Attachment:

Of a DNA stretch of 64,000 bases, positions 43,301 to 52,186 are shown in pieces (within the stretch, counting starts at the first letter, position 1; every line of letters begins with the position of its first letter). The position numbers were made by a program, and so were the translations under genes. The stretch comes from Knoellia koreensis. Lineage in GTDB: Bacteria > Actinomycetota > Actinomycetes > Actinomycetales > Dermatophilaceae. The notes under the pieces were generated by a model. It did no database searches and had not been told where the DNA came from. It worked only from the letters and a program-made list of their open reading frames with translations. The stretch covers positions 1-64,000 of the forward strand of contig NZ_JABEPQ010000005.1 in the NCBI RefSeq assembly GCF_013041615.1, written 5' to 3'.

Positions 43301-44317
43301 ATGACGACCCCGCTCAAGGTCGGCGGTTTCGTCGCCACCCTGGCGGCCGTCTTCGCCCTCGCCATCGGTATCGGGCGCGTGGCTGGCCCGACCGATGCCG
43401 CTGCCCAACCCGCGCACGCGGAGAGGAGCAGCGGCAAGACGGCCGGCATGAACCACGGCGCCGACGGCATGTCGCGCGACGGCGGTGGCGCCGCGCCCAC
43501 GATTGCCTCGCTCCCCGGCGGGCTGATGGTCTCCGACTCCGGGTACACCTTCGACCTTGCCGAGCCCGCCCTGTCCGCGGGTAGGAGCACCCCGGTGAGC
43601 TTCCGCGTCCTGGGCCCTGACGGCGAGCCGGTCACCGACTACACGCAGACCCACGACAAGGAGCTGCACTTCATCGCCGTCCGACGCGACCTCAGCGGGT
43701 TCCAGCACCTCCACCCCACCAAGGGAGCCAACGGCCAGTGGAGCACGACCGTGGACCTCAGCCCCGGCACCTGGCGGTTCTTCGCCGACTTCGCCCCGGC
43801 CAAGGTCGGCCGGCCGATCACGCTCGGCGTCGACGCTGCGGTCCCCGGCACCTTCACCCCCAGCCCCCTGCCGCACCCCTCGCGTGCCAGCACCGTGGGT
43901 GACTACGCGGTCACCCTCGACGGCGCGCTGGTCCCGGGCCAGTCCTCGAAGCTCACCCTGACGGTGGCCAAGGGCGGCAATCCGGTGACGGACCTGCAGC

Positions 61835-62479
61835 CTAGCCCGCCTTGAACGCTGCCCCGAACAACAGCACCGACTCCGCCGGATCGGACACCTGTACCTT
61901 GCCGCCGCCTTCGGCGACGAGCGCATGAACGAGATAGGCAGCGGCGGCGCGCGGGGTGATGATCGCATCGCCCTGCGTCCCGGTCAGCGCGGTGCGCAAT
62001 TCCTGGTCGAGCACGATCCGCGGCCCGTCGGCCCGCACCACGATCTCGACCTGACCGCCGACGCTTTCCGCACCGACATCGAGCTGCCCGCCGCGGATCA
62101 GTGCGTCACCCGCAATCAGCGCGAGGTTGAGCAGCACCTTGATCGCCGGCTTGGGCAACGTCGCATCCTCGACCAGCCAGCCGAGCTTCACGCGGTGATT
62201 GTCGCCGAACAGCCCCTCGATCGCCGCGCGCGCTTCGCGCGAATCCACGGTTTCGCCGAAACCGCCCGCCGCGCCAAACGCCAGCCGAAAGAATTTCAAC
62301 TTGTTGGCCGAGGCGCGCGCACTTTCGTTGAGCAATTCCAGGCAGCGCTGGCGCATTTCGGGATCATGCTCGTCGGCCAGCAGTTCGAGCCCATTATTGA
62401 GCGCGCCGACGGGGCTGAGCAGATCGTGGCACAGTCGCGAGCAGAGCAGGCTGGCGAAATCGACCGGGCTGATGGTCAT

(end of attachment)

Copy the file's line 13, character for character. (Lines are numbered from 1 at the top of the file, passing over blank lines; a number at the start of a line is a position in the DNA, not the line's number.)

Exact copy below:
62001 TCCTGGTCGAGCACGATCCGCGGCCCGTCGGCCCGCACCACGATCTCGACCTGACCGCCGACGCTTTCCGCACCGACATCGAGCTGCCCGCCGCGGATCA